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    A Times Editorial

    Another divisive prayer bill

    © St. Petersburg Times, published April 5, 2001


    Democratic state Rep. Frank Peterman Jr. is harming the interests of his St. Petersburg area constituents by sponsoring a school prayer bill that will do nothing but throw school boards into a fractious debate over religion at public school events. Peterman and three fellow House freshmen are proposing a bill to give school boards around the state the discretion to allow "nonsectarian and nonproselytizing" student-initiated prayer at non-compulsory school events, such as graduation ceremonies and sporting events. Their bill, H.B. 1199, is expected to be voted on today in the House Council for Lifelong Learning. The Council is made up of lawmakers from five House committees; once legislation is approved there, it can go directly to the full House for a vote.

    Besides busing, no public school issue generates as much anger and contention as whether to allow student-initiated prayer. Yet, the law is clear. Last year, the U.S. Supreme Court said student-initiated prayer at public school football games violates our protection against church-state entanglement. In addition, the court last year reversed a ruling by the 11th U.S. Circuit Court of Appeals that had approved a Duval County School Board policy on student-initiated prayer at graduation ceremonies. By doing so, the justices clearly signaled that the Establishment Clause is violated any time students pray under the imprimatur of the state.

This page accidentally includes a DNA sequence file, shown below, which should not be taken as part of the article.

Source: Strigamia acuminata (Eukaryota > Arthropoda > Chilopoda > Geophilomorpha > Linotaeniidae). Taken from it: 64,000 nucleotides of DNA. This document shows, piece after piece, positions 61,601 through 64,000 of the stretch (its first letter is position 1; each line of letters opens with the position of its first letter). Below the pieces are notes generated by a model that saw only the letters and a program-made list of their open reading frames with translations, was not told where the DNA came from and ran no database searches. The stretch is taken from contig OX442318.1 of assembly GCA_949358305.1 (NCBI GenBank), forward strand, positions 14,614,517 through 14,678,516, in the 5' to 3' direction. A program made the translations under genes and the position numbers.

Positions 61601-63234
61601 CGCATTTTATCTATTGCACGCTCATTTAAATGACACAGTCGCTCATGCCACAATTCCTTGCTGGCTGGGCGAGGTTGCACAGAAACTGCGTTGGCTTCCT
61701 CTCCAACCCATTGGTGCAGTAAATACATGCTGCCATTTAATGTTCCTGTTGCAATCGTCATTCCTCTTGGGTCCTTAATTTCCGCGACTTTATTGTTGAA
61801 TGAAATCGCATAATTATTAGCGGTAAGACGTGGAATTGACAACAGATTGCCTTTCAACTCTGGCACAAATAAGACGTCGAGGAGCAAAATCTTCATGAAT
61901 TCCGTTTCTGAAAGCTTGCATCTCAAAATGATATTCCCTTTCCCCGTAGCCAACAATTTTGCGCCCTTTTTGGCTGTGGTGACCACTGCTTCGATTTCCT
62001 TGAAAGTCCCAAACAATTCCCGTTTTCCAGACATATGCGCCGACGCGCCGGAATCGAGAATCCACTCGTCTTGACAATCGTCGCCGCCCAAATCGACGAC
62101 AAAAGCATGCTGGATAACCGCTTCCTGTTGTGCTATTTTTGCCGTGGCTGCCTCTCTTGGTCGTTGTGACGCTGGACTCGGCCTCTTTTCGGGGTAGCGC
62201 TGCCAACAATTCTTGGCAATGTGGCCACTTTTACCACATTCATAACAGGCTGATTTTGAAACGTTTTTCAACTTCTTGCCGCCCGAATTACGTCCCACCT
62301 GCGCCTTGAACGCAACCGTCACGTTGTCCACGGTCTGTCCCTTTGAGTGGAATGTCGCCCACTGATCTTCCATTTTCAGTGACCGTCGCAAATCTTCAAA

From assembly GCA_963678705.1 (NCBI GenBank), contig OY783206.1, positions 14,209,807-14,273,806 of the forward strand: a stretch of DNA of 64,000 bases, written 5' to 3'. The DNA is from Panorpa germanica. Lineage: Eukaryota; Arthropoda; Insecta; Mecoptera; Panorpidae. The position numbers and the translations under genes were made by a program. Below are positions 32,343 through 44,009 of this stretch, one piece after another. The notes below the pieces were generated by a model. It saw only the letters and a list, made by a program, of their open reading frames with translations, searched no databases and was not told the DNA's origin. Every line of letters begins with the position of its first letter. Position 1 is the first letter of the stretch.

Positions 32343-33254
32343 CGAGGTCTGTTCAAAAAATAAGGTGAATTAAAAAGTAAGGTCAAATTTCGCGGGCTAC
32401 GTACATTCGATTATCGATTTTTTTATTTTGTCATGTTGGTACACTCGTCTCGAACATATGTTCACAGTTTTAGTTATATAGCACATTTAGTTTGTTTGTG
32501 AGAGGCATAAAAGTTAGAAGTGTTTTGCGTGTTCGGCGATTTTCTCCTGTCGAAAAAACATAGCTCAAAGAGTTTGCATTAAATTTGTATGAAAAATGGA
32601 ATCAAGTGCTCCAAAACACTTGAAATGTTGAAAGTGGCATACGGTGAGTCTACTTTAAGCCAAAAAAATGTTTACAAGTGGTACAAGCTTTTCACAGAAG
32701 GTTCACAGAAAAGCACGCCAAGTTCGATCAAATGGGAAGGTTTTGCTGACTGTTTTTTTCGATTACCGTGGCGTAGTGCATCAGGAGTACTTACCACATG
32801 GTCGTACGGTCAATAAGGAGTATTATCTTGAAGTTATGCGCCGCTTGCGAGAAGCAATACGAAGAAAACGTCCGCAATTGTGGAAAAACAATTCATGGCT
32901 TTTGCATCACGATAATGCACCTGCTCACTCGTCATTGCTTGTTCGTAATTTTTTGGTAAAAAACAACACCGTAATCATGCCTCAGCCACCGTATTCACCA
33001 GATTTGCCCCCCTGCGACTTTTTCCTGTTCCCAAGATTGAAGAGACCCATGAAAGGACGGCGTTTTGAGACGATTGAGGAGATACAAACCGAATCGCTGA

That's why it's so puzzling that legislators such as Peterman still insist on offering school prayer legislation. You'd think these religious lawmakers would take their oath to uphold the Constitution more seriously.

    In 1996, after a highly rancorous fight in the Legislature, a similar prayer bill was sent to the late-Gov. Lawton Chiles. He struggled with his decision but ultimately vetoed the measure. His veto message indicated he understood just how divisive the issue was: "The public schools in our pluralistic society are grounded upon the principle of inclusion," he wrote. "School programs which at their best bring people together in common bonds -- at sporting events, school assemblies and commencement exercises -- could be turned into events that tear people apart."

    The four House members sponsoring this bill, three of whom are African-American and one of whom is Hispanic, shouldn't need a lesson from the late governor on inclusion.

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